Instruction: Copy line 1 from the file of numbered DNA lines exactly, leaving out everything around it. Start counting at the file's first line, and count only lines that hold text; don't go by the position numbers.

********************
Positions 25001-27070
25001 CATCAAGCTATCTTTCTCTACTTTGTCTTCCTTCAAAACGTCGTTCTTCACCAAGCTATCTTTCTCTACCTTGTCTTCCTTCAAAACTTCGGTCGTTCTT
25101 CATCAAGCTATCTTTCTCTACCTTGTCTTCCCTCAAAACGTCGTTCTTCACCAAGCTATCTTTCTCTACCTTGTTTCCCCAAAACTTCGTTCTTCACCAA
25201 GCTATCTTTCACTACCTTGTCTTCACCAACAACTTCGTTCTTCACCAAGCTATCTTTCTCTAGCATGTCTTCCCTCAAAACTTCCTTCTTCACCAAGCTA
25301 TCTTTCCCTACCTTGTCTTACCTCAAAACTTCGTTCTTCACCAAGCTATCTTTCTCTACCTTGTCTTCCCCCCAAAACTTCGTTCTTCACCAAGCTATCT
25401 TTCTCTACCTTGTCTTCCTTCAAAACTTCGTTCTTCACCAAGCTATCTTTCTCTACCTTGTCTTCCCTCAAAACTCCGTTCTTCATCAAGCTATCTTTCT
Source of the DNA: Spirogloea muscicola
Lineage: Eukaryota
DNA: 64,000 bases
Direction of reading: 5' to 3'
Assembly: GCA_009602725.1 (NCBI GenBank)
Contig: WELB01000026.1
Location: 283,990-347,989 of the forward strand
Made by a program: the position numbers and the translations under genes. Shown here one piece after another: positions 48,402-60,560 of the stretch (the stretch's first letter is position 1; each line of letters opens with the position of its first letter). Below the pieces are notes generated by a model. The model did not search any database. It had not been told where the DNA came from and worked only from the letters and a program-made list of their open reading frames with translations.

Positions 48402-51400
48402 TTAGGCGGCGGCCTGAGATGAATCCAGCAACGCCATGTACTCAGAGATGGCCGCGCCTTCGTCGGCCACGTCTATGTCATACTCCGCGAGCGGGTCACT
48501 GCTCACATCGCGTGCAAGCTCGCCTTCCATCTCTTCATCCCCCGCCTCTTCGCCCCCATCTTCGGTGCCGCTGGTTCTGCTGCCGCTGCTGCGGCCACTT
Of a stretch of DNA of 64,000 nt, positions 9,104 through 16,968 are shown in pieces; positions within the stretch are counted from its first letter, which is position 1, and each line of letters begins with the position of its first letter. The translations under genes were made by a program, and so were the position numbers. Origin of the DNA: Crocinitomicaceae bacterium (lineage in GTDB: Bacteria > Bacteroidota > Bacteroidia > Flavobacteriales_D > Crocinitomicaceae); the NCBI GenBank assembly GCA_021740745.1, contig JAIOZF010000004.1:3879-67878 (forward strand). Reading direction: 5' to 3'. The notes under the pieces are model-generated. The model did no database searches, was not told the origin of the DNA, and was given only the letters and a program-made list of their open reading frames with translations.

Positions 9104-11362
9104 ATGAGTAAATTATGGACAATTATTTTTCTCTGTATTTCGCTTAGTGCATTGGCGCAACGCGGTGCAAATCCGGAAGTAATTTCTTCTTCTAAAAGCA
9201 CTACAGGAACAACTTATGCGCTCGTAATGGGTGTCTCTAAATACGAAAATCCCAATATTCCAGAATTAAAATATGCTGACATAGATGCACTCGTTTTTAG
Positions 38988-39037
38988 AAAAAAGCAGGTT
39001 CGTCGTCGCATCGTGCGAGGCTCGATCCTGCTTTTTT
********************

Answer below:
Positions 25001-27070